Kyrgyz leader signs law threatening buyout of Kumtor gold mine | News from Canada

Move allows the government to take control of the country’s largest gold mine if Centerra Gold violates environmental standards.

The president of Kyrgyzstan has signed a law that allows the government to take control of its largest gold mine if the Canadian operator of the facility is found to have violated environmental standards.

The move comes Friday as authorities step up pressure on Centerra Gold, the Canada-based miner who controls the Kumtor gold mine by claiming the company has committed environmental and tax violations worth more than $ 4 billion. of dollars.

Kumtor, a mine located in the east of the country over 4,000 meters (13,100 feet) above sea level, accounts for up to 10 percent of the depleted national economy.

Britain and Canada issued a joint statement on Friday warning of the “profound implications for foreign direct investment in Kyrgyzstan” following the passage of the law and the potential nationalization of the mine.

Centerra said last week that the law, which allows “external management” of the mine for a period of three months, violates the 2009 agreement that governs the mine and qualifies the lawsuits against the company as “completely without foundation ”.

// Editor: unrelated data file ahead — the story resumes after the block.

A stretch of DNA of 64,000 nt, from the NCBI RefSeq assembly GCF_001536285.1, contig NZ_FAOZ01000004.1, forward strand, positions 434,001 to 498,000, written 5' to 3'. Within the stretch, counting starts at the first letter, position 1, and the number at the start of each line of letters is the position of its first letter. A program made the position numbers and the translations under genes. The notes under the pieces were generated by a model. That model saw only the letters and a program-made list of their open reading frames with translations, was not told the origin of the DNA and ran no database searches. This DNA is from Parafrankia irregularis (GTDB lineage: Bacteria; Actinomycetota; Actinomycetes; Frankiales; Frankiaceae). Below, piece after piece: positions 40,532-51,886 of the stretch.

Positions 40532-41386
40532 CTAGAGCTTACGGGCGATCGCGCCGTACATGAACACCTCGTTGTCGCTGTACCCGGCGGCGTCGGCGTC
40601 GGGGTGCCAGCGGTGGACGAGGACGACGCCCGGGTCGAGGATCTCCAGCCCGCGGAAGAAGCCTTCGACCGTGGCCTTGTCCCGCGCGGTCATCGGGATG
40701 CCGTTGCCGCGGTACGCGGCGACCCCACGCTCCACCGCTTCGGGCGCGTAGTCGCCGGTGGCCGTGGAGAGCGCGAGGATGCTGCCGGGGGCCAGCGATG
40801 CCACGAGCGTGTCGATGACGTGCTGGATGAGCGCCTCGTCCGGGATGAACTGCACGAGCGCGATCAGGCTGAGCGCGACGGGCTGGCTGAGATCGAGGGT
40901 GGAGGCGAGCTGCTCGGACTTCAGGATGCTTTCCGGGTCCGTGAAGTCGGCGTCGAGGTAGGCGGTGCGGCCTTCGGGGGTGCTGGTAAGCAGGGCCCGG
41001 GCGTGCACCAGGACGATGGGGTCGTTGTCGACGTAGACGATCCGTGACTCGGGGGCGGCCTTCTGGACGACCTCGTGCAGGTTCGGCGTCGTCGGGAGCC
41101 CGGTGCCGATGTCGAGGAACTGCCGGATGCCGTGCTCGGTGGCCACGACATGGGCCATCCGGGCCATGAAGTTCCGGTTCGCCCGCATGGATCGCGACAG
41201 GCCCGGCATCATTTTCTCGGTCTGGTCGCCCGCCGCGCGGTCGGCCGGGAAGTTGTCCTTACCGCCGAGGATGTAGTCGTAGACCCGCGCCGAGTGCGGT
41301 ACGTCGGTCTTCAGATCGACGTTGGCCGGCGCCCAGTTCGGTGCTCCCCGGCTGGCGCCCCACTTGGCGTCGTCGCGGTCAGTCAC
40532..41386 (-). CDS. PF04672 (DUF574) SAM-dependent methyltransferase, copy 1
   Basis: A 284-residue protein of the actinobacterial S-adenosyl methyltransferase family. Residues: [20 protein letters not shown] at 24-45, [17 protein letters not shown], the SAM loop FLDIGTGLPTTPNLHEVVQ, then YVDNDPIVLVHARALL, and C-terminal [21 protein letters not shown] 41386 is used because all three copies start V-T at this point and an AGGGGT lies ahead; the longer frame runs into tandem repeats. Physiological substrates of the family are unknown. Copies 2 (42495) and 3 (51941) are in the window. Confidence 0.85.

We do not know what would happen after the end of the three months of external management that the government can now choose to impose.

The terms of the company’s agreement with the government allow for international arbitration of any dispute that cannot be resolved in the country.

The head of a state commission to investigate violations at the mine on Wednesday announced a claim of more than $ 1 billion in tax violations against the company.

It came after a court fined the company’s Kyrgyz subsidiary more than $ 3 billion for dumping mining waste on glaciers.

Kyrgyzstan, a poor, mountainous country with few natural resources, has repeatedly accused Centerra, a TSX-listed company of which Kyrgyzstan owns more than a quarter, of blaming it on Kumtor.

President Sadyr Japarov’s sudden rise to power last October, after being released from prison during a political crisis, was particularly bad for Centerra.

As an opposition politician, Japarov led an unsuccessful attempt to nationalize the mine both in parliament and on the streets, where he oversaw several chaotic rallies against the company.

At one of these rallies in 2013, a provincial governor was kidnapped – a development that served as the basis for the arrest and sentencing of Japarov in 2017 to more than 11 years in prison for hostage-taking. .

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